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An Alberta psychiatrist who has been the subject of controversy over his role during the South African apartheid was arrested this week and charged with sexually assaulting a patient, sparking a wide review of Provincial Court cases for which he was called for expert testimony.

Aubrey Levin, 71, was arrested Tuesday after a complaint was filed on March 19 by the unidentified patient, a 36-year-old man who had been treated by Dr. Levin for six years, Calgary police allege.

"His allegation was there were a number of sexual assaults that occurred during that period of time. Based on information we received, and some follow-up information that was completed over the weekend, we charged Dr. Levin," Calgary police spokesman Kevin Brookwell said.

Alberta's College of Physicians and Surgeons has suspended him, "to ensure public safety while it conducts an investigation," a statement said.

Dr. Levin has been a subject of controversy since he served in the apartheid government's South African Defence Force, working at a military hospital for five years.

The hospital was the subject of reports of "aversion" shock therapy being used as a so-called treatment for homosexuality, and wide-reaching but unproven allegations of sexual reassignment surgery carried out on soldiers.

"There was evidence, for example, that gay conscripts were 'treated' for homosexuality using aversion therapy, and allegations that this 'treatment' was undertaken without their full consent," said one 1999 report, The aVersion Project, based on interviews with gay or transsexual soldiers. "In these [hospital]wards, some gay conscripts were given aversion therapy by electric shock."

In an interview with a South African newspaper 10 years ago, Dr. Levin said he used aversion therapy that caused "slight - very slight - discomfort in the arm," and he has said he only did so for consenting patients.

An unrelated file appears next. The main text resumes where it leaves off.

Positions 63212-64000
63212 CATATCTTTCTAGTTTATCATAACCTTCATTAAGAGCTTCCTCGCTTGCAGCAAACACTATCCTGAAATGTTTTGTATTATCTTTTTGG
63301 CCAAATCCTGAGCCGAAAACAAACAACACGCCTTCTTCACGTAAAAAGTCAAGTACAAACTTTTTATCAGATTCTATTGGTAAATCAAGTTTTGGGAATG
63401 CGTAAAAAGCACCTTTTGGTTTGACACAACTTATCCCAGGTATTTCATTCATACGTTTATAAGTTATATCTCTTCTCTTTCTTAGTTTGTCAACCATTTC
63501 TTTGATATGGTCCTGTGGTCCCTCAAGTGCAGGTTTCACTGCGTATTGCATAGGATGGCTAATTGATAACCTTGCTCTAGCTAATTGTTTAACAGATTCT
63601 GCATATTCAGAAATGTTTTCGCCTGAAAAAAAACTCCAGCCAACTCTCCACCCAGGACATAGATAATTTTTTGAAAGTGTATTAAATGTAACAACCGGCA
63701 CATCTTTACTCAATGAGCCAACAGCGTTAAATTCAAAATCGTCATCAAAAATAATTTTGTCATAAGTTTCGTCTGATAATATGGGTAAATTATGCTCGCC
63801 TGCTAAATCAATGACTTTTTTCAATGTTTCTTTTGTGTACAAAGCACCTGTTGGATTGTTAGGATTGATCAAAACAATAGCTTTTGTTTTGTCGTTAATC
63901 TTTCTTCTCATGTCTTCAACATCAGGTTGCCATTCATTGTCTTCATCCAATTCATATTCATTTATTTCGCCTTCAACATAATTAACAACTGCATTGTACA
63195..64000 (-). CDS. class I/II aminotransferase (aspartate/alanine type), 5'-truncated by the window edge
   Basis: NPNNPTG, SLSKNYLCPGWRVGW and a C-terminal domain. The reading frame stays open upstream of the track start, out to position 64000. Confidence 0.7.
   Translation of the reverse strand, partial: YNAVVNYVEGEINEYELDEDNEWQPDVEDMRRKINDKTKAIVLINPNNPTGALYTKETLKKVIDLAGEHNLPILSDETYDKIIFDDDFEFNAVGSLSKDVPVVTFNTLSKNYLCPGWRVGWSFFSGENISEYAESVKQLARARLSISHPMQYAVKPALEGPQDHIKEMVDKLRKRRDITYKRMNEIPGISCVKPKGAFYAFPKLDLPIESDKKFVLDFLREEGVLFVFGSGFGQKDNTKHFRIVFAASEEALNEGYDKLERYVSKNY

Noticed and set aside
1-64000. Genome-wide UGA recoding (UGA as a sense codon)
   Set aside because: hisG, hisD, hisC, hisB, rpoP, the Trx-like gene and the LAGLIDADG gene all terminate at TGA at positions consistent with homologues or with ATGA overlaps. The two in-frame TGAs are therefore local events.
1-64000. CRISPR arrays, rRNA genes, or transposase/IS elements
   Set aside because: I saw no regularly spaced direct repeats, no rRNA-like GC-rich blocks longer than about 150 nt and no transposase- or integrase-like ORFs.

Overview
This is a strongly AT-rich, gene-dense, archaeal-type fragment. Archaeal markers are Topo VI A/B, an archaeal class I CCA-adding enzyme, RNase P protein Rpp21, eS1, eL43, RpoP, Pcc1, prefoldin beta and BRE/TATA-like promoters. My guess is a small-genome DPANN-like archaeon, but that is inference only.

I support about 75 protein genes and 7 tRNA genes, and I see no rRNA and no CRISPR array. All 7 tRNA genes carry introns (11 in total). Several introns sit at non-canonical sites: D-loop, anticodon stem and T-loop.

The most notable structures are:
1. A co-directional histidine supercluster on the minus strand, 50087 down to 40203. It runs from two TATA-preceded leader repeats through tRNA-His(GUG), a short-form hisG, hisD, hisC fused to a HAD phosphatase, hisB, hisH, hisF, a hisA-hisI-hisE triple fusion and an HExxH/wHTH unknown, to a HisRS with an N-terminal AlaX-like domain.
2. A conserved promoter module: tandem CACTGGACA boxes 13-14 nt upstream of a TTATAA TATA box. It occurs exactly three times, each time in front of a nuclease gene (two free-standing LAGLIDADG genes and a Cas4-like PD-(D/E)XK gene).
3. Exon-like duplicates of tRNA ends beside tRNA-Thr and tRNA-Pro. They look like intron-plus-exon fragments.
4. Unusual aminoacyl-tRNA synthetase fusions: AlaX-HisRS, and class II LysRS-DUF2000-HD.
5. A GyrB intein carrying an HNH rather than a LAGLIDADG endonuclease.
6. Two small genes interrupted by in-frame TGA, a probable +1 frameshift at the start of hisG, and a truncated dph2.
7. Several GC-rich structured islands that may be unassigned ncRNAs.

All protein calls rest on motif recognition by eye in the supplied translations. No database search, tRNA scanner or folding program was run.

He insisted "nobody was given electric shock treatment by me."

He has characterized the procedure as accepted within the psychiatric profession at the time.

"Of course the whole argument around aversion treatments revolves around whether it was accepted at that time or not," South African historian Laura Pollecutt said.

When allegations of practices in the hospital surfaced, Dr. Levin threatened lawsuits to many news media outlets that were forced to run retractions or apologies. In a letter sent to the news agencies, his lawyer said 10 years ago that Dr. Levin was never "in charge of any program, nor did he participate in any program involving gays or lesbians for the South African Defence Force.

"Dr. Levin's treatments of his patients was at all times humane and in accordance with accepted psychiatric practice."

Dr. Levin came to Canada in the 1990s. He served as regional director of the federal Psychiatric Centre in Saskatoon - as an employee of Correctional Service Canada.

"He did work for CSC as a psychologist," spokeswoman April Morris confirmed.

He was in the job briefly, licensed in the province from July 8, 1997, to Sept. 16, 1998, according to Saskatchewan's College of Physicians and Surgeons.

He then went to Alberta, where he's been registered since 1998 with a spotless record.

He once taught at the University of Calgary, and worked for the province at Calgary's Peter Lougheed Hospital.

He was also frequently called as a forensic psychiatrist in provincial trials. Alberta Justice spokesman David Dear said it was too early to say how many trials he worked in. There are public decisions in 12 cases that cite his testimony.

Calgary police contacted a number of provincial agencies that are now combing through their own records, Mr. Brookwell said, "given the role he played in the judicial system."

Alberta Justice is now reviewing every case the doctor worked on. Those that are still ongoing will have Dr. Levin's work thrown out and redone by another psychiatrist, Mr. Dear said.

"The priority is doing a thorough review," he said.

Mr. Brookwell said Dr. Levin was often called to advise on sentencing or parole, not while determining a verdict.

"Hopefully there isn't any significant compromise to the judicial process, but of course everyone's doing their due diligence to find out," he said.

Police are appealing for other patients to speak to them, but have stayed tight-lipped on whether any have.

Alberta's College would not say whether there had been other complaints against the doctor - only that he has had no judgments against him since his 1998 arrival.

"Complaints are completely confidential, because they're just complaints," spokeswoman Kelly Eby said.

Dr. Levin has posted $50,000 bail and is due back in Calgary court April 8, Calgary police say. The lone charge, of sexual assault, represents the entire allegation of the patient. It has not been proven.

A call to his defence lawyer, Alain Hepner, was not returned before press time.

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